President Donald Trump may be finding out that taking on China over trade is harder than it looks.
The White House is stepping up pressure over perceived intellectual-property abuses, and the administration has in recent days proposed fresh duties on imports of China’s aluminum foil products. But headway is proving elusive, as deep trade links mean that bold sanctions risk backfiring and targeted ones may end up yielding little. Trump has also backed off past threats citing counterpart Chinese President Xi Jinping’s help on North Korea.
A separate bid to use trade probes as a weapon may also turn out to be less effective than using the levers of the World Trade Organization. Landing a blow against China would also be more complicated if the U.S. chooses to target sectors where the countries are connected along global supply chains, which make up a most of their bilateral trade.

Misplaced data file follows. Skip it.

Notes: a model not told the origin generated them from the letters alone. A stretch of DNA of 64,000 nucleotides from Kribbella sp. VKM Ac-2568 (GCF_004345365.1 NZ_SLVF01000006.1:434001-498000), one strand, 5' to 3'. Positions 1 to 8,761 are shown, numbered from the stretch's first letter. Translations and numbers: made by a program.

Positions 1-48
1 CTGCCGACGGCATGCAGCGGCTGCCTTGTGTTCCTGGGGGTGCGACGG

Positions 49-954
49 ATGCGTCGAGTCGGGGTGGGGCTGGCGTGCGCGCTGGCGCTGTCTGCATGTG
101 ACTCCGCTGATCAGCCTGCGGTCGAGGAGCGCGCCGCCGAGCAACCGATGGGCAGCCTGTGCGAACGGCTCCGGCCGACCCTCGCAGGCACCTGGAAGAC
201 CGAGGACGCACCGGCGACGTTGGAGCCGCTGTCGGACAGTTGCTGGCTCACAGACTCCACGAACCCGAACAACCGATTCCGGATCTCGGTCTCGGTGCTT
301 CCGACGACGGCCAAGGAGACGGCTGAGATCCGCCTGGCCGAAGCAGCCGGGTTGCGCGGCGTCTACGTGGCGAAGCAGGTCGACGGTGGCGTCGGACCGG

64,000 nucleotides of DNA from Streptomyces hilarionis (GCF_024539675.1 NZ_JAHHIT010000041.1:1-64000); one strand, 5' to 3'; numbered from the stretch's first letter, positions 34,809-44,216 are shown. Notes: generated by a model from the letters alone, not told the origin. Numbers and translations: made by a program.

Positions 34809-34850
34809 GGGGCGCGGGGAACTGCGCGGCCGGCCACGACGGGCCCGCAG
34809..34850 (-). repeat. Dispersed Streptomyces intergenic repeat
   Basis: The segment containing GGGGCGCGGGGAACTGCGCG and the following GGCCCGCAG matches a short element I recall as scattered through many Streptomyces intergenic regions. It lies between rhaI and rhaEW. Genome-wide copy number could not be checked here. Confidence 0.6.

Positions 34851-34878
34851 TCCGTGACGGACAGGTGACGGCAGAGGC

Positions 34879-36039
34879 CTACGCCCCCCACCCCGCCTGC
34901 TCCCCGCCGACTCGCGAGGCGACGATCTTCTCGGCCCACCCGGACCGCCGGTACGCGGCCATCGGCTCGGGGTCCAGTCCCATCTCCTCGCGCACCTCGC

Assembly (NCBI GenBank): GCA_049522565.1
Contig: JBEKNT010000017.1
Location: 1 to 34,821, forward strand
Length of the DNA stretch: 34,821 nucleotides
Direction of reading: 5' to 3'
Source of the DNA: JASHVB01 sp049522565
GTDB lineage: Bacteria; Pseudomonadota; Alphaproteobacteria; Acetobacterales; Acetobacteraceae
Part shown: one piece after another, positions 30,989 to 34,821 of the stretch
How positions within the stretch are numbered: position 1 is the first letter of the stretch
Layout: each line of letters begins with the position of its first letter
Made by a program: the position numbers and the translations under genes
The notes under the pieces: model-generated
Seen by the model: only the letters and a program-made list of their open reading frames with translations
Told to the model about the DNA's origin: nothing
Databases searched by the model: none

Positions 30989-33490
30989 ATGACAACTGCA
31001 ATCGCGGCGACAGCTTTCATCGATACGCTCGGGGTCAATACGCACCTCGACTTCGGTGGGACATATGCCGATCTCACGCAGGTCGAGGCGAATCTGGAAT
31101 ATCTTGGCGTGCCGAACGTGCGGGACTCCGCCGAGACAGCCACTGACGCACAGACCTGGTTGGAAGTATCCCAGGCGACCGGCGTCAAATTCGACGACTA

“Trump really doesn’t have many cards in his hand,” said Tu Xinquan, dean of the China Institute for WTO studies at the University of International Business and Economics in Beijing. He said the two economies are so closely linked that it’s difficult for the U.S. to find a specific industry to assail without triggering repercussions from China.
On Saturday, administration officials said Trump will direct U.S. Trade Representative Robert Lighthizer on Monday to consider investigating China’s IP policies, especially the practice of forcing U.S. companies operating in China to transfer technological know-how. If China is found to be flouting rules, the administration’s options include imposing import tariffs, officials said. If USTR moves forward, the investigation could take as long as a year.
The latest move, opening a new front of trade friction even as the countries try to work together to contain North Korea’s nuclear threat, is another…